Fertility preservation



Fertility preservation is the technique performed to extract gametes (male or female) from the body and preserve them for future use. Perhaps the appropriate term would simply be gamete preservation, since even if we preserve gametes for future use, if they are genetically defective or if we preserve a low quantity, we will not be guaranteeing a correct preservation of fertility, which can lead to future misunderstandings.


Hence also the importance of correct advice before carrying out this practice and the convenience of going to a good fertility specialist to advise us and indicate the recommended prior tests before preserving our gametes.


In addition, the ovules accumulate genetic mutations throughout their lives, so it is not uncommon that after the age of 40 we not only have very few ovules available, but also that these are not of good quality, which makes it very difficult to obtain one. pregnancy naturally.


As for the male gametes (spermatozoa), these are not depleted throughout a man’s life, but begin to be produced from puberty (between the ages of 11 and 15) and constantly, with new spermatozoa available. every 72 days or so.


Until now it had been considered that, contrary to what happens with the gametes of women, the gametes of men were equally valid regardless of age. However, there are more and more studies that demonstrate the negative effect of the male’s age on achieving a full-term pregnancy.


It is important to note that women are born with a certain number of gametes (known as ovules) and that this number decreases throughout the woman’s fertile stage. From the age of 35 and depending on the follicular endowment at the time of the woman’s birth, genetic and environmental factors, a more abrupt decline in fertility normally begins.




Currently our pace of life, as well as socio-economic factors push women to delay motherhood. Therefore, fertility preservation is recommended in the following cases:


In women with low ovarian reserve or with early menopause.

In women who wish to postpone maternity.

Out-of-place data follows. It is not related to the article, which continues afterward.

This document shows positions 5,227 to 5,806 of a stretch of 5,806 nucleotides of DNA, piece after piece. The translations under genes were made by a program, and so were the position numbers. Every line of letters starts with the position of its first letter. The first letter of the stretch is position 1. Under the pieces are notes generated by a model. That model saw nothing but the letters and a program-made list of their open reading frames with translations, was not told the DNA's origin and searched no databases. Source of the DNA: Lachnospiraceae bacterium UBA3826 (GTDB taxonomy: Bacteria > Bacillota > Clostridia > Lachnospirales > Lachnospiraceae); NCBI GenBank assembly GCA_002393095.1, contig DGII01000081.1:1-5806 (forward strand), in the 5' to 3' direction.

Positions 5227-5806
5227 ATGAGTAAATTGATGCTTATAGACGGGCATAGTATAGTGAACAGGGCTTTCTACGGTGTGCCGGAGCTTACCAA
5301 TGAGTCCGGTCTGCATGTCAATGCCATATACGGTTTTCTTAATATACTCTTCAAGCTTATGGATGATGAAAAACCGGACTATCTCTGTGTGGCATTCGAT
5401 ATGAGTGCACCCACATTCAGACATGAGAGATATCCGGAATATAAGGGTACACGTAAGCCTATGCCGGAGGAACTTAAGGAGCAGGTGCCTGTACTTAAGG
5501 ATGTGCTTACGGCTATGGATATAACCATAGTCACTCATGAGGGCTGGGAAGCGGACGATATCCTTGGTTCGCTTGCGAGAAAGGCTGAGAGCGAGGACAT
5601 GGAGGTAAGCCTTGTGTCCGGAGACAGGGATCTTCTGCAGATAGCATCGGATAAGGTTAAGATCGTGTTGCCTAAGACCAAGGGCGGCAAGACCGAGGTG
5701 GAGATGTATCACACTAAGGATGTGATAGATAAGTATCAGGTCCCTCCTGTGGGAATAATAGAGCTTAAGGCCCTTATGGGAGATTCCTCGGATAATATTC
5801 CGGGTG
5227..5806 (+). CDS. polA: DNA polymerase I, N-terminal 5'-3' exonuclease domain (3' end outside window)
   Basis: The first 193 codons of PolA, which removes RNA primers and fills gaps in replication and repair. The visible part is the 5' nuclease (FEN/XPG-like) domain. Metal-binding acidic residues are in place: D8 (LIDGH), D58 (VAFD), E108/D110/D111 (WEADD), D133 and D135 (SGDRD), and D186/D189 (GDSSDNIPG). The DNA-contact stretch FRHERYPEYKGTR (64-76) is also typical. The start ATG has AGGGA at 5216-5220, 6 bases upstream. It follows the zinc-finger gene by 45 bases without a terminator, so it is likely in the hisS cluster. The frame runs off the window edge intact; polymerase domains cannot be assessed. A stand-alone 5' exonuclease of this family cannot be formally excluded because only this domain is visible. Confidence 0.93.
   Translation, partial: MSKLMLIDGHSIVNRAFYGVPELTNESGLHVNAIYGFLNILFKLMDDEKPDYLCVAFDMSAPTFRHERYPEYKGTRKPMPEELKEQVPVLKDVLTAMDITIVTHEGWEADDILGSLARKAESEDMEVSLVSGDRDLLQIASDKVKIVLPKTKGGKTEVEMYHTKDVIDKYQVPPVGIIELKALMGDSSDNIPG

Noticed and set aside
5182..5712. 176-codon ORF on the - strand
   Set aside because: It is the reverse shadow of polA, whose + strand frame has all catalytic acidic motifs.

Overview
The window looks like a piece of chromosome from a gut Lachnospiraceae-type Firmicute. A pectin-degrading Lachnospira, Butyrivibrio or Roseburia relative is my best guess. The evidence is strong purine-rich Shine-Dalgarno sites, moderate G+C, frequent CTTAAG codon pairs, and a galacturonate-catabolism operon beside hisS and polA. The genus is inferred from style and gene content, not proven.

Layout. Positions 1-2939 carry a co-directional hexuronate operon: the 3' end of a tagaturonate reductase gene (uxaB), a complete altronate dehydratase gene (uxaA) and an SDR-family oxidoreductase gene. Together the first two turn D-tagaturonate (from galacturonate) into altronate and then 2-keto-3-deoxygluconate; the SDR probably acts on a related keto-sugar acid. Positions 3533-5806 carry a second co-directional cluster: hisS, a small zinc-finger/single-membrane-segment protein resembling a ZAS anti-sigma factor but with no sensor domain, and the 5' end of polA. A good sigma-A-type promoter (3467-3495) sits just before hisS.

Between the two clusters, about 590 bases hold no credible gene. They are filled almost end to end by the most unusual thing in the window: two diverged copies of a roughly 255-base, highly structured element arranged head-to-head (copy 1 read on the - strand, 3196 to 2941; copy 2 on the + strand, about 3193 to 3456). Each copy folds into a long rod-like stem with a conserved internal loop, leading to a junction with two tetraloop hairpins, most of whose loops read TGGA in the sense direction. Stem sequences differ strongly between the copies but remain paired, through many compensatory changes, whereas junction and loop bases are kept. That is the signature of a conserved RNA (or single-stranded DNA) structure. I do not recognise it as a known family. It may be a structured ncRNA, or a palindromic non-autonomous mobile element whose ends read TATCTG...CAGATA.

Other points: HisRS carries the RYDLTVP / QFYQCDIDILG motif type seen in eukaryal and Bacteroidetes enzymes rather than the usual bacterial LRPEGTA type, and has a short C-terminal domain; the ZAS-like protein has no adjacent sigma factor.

In women who are going to receive chemotherapy or radiotherapy.

In the case of women who want to postpone maternity, it is recommended to carry out gamete preservation before the age of 35 since, as we have previously commented, from this age onwards a more abrupt decrease in the number of oocytes begins and as the time also of its quality, which would reduce the chances of achieving a pregnancy with those ovules in the future.


However, fertility preservation in men is generally performed when the man suffers from a disease that affects spermatozoa, to preserve fertility before chemotherapy treatment or before performing a vasectomy. In the case of men, semen freezing is not yet widespread when they wish to postpone paternity.




In some cases, such as women with cancer, the fastest and sometimes the only viable option is oocyte preservation, since in these patients there is a significant time limitation. In other cases, simply not having a partner makes women decide to preserve their eggs.


In my opinion, the best way to prevent future problems is the preservation of gametes instead of embryos. Let’s take the case that a couple decides to freeze embryos and said couple breaks before being used, both members of the couple would have problems using those embryos or they simply did not want to do so and therefore it would not have served to preserve them. those embryos.






During the pandemic that we have experienced, many women have seen their fertility treatments affected since most fertility centers, both public and private, suspended their activity on recommendations from the main fertility associations. Not only because it was not known if the virus could be passed from mother to child, but also because in that situation where hospitals were overwhelmed, it was not the best time for a pregnant woman to have an obstetric complication.


The fact is that, during this pandemic, many women about to start fertility treatment or with treatment already started have been aware of the importance of time when we talk about fertility and reproduction, since waiting a few months to start treatment fertility can be decisive for the success or failure of dicho treatment.


That is why the preservation of fertility is highly recommended and it is recommended that it be done ON TIME if we want to be parents in the future, since we will have “young” and better quality gametes for future use.




Is there an age limit to use cryopreserved oocytes/embryos?


According to Law 14/2006 on Assisted Reproduction Techniques, the oocytes and/or embryos may be cryopreserved as long as the clinically appropriate requirements for the practice of the assisted reproduction technique are met. It is not advisable to postpone pregnancy beyond the age of 50 since complications during pregnancy increase with age.


Does cryopreservation affect gametes and/or embryos?


No, neither the technique itself nor the time that they remain frozen seem to affect the viability of said gametes after thawing or the success of a future assisted reproduction treatment.

However, it must be taken into account that survival rates will depend on the quality of the gametes and embryos and the particular characteristics of each house.


In other words, if we freeze poor-quality oocytes, obviously poor-quality oocytes will be thawed and the result of the treatment will be a consequence of this and not of the technique itself or the time they have spent frozen.


Alicia Tio Castro- Embryologist and Fertility Consultant

Fertility specialist Partnership Development Professor Embryologist